Thomas Kuhn was one of the most inﬂuential philosophers of science of the 20st century. Beginning his academic career in physics, he developed an interest in the history of science, which eventually saw him turn to the philosophy of science. His ideas were inﬂuenced strongly by the time he spent studying the works of historical scientists, such as Aristotle and Copernicus, in their original contexts. Kuhn were published his seminal work, The Structure of Scientiﬁc Revolutions in 1962. Kuhn describes the work of scientists in a scientiﬁc ﬁeld as being conducted under the banner of a ‘paradigm’, which he deﬁned as “universally recognized scientiﬁc achievements that for a time provide model problems and solutions to a community of practitioners” 1 . Citing numerous historical examples, Kuhn explained science as working in two modes, which he termed normal science and revolutionary science. Normal science, said Kuhn, was the usual work of scientists, in solving puzzles and developing the paradigm under which they work. Normal science continues under the rules and methods dictated by the paradigm until a build up of anomalous observations or experimental results threaten to undermine the integrity of very science that introduced them. This state of crisis may result in the second mode of science, revolutionary science. Here, the prevailing paradigm is broken down and replaced by a totally new framework for conducting science, giving birth to a new paradigm. As this new paradigm gains acceptance among the scientiﬁc community, scientists undergo what Kuhn termed ‘gestalt switches’ and see the world in a completely new way. The scientist can be said to work in a completely diﬀerent world than before, in such a way that successive paradigms cannot be qualitatively compared in any meaningful sense. They are said to be incommensurable. Kuhn’s ideas stood in stark contrast with those of Karl Popper, whose own philosophy of science centered not on allegiance to a scientiﬁc framework, but rather on attempts to refute the theories produced by science. Although Kuhn’s work has received criticism, his ideas marked a major turning point in the philosophy of science, and continue to be widely regarded as 1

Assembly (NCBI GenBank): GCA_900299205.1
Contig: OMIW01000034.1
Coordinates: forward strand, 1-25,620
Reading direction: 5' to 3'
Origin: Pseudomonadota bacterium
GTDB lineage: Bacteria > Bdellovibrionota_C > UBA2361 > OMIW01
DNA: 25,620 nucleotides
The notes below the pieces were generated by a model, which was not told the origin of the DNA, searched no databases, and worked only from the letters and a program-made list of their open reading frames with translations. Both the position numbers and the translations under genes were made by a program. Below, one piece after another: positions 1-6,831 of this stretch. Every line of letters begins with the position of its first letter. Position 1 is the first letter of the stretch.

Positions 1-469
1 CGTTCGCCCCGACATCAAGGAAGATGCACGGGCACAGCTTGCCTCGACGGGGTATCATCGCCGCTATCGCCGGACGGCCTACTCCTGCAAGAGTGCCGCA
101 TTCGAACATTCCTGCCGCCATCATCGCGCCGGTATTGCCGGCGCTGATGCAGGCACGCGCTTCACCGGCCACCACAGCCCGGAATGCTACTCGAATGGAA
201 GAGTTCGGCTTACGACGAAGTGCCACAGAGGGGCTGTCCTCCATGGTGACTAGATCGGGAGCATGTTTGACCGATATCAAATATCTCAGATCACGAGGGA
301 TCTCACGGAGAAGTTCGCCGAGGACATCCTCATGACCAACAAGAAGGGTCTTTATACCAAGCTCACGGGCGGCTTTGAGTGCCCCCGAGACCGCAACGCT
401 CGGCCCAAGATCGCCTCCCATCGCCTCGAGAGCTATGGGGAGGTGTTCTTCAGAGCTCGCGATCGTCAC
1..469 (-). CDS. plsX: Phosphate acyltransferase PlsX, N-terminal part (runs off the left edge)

amongst the most inﬂuential works of the last century.
Kuhn’s philosophy of science began to develop as he read the works of Aristotle, as part of an investigation into the development of the science of mechanics 2 . When read with the impression of a linear, ever progressing, and cumulative view of the development science, in Kuhn’s words, “Aristotle appeared not only ignorant of mechanics, but a dreadfully bad scientist as well” 3 . Kuhn began to suspect, considering Aristotle’s success in observing and describing many other phenomena, that the failure was not on Aristotle’s part to describe, but on the present day reader’s part to understand the description. Kuhn noted that Newton referred to motion as a state that indispensable particles of matter could attain. To Aristotle, however, matter was merely a substrate upon which certain qualities (for example, heat, texture, or colour) were imbued, and when he referred to motion, he was describing a change in these qualities. Motion of a falling rock was thus analogous to a seed growing into a tree or a sick person healthy, both believed to be the natural qualities that those bodies would attain, given time. The natural state of a falling rock, and other problems tackled by the Aristotelian scientist, were solved within this framework of understanding. Kuhn realised that Aristotle did not perform bad science, or even good science that was extended by Galileo and Newton, but science within a completely diﬀerent ‘world’ than that of Newton. Kuhn turned his attention to understanding the role that a shared framework of understanding had on scientists.
Developing his ideas, Kuhn labeled this shared framework as a ‘paradigm’. Kuhn...